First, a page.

Thursday, January 26, 2012

How you can reduce your ocean footprint?

Shared from The Marine Mammal Center -

When you throw something "away", where is away? Everything we manufacture has to go somewhere when we are finished with it. That somewhere is in the land or out at sea. Although the problem of ocean trash can seem overwhelming, there are some simple things you can do every day to minimize your impact on the ocean. If you think it isn’t worth the time and energy, remember the animals who make the ocean their home. Afterall, everything we do, not only affects them, it filters down to us - we eat the same food and we swim in the same water - and the ocean is the planet's biggest life source.

Cut apart those six-pack plastic soda can rings.  If left uncut in the trash, they can make their way to the ocean and trap an unsuspecting, innocent animal. 

Reduce the toxins you use in your yard, as those affect the waterways via run-off.

Bring your own reusable shopping bags whenever you shop.

Be sure to properly dispose of fishing lines and lures, as animals can mistake them for food if they end up in the water.

Try not to use helium balloons as both the balloons and their accompanying strings often end up in the water. Choose another way to decorate a party instead.

Select re-usable items whenever possible and repurpose old items.

Buy in bulk and bring your own container to the store for flour, rice, beans and other dry goods. 

Try buying milk and yogurt in glass and ceramic containers that can be returned to the grocery store.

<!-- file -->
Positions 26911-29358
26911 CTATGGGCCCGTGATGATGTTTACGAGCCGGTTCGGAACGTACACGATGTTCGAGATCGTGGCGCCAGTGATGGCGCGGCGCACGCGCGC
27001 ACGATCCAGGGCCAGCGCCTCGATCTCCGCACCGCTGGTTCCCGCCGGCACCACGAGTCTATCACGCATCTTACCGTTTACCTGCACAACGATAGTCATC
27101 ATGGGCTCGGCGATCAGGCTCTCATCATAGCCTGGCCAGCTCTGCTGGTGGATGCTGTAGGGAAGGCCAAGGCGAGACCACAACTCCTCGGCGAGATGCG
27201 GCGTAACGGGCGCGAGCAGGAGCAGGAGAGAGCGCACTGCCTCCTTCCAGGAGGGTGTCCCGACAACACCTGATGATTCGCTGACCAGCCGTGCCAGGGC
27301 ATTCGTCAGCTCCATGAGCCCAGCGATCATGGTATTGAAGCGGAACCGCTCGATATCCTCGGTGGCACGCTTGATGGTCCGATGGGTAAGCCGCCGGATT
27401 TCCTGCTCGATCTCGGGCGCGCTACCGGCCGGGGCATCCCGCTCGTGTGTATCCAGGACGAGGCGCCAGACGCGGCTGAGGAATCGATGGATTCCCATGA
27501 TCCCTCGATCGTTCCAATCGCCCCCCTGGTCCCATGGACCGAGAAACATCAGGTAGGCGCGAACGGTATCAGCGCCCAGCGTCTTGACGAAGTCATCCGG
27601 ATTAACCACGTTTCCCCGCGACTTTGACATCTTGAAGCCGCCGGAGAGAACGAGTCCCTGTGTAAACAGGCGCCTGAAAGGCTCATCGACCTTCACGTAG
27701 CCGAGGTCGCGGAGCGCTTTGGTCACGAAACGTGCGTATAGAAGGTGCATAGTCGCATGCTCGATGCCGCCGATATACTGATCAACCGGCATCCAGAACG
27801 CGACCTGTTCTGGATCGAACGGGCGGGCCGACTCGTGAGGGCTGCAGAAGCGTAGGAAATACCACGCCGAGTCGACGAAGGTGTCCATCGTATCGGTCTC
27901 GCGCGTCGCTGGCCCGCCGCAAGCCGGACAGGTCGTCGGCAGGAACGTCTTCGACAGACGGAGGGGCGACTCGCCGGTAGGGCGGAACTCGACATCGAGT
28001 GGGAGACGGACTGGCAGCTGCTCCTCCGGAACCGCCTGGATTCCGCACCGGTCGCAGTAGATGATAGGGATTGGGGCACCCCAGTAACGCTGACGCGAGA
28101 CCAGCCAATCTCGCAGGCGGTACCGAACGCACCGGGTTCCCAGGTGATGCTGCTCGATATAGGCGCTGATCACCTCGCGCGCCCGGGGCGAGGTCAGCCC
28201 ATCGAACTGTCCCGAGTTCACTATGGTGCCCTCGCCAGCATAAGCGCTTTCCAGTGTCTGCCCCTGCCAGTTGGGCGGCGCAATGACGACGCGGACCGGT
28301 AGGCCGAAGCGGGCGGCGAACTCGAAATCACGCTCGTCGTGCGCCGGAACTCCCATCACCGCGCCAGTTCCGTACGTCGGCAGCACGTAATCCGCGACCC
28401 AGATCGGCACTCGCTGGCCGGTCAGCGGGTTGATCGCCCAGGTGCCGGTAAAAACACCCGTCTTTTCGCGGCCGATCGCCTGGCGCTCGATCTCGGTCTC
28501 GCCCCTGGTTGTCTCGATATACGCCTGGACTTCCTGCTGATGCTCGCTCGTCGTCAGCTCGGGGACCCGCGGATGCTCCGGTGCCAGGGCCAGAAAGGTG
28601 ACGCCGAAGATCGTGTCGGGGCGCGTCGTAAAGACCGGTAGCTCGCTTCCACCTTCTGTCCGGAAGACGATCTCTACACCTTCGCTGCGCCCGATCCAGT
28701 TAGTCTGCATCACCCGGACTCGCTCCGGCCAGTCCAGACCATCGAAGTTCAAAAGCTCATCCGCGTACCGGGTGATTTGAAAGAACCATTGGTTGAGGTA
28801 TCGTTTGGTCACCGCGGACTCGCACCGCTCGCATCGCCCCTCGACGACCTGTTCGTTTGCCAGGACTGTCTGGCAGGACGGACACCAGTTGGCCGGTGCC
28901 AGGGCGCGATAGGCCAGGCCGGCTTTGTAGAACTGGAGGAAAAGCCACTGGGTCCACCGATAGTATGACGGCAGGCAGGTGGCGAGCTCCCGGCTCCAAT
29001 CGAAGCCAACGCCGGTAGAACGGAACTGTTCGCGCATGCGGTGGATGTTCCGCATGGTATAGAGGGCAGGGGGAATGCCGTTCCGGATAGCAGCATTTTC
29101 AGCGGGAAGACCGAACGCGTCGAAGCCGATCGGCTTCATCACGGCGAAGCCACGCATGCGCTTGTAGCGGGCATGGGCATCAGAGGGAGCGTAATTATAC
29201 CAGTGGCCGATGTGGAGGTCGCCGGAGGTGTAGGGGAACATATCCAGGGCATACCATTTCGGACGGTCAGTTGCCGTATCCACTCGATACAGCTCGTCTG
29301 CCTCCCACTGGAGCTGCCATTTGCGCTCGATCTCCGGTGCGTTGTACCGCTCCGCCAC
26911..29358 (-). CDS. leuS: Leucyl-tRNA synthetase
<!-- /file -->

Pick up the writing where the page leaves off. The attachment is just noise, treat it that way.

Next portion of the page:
Recycle everything.  More and more items can be recycled if you take advantage of proper recycling stations and centers.

Bring your own re-usable cup to the cafĂ© when you buy that morning latte. 

Carry a re-usable water bottle to work and school. 

Choose a product that has less packaging over those that are individually wrapped.  Better yet, can you buy it in bulk?

Whatever you do, remember the 4 R's - REDUCE, REFUSE, RECYCLE & REUSE.

Monday, January 16, 2012


Nudibranchs are snails without shells, basically the underwater version of a slug. Their name comes from Latin and Greek and means “naked gills.”

Every color of the rainbow can be found in the over 3,000 species of nudibranchs. A quick Google image search will show you the incredible beautify of these animals. In the animal kingdom bright colors often signify a warning, “don’t eat me, I might make you sick.” This is true for nudibranchs too as you can see in these pictures of the zebra nudibrach, Hypselodoris zebra.

Nudibranchs are carnivores. A fun fact about nudibranchs is that they often have a diet of toxin-filled animals, like sponges. Not only do the toxins not injure the nudibranch, but the nudibranch incorporates the toxins into its own skin! Some who eat animals with nematocysts (stinging cells) like anemones or jellyfish can even incorporate those into their bodies! Talk about self-defense!

I did my research project on the zebra nudibranch when I was at the Bermuda Institute of Ocean Sciences. The project didn’t work out as planned, but I got to learn a lot more about these fascinating and beautiful underwater snails.

They have horns on their head called rhinophores that are used to sense tastes or scents. Those sorts of receptors are called chemosensory organs. For protection, some nudibranchs can suck in their rhinophores to keep them safe.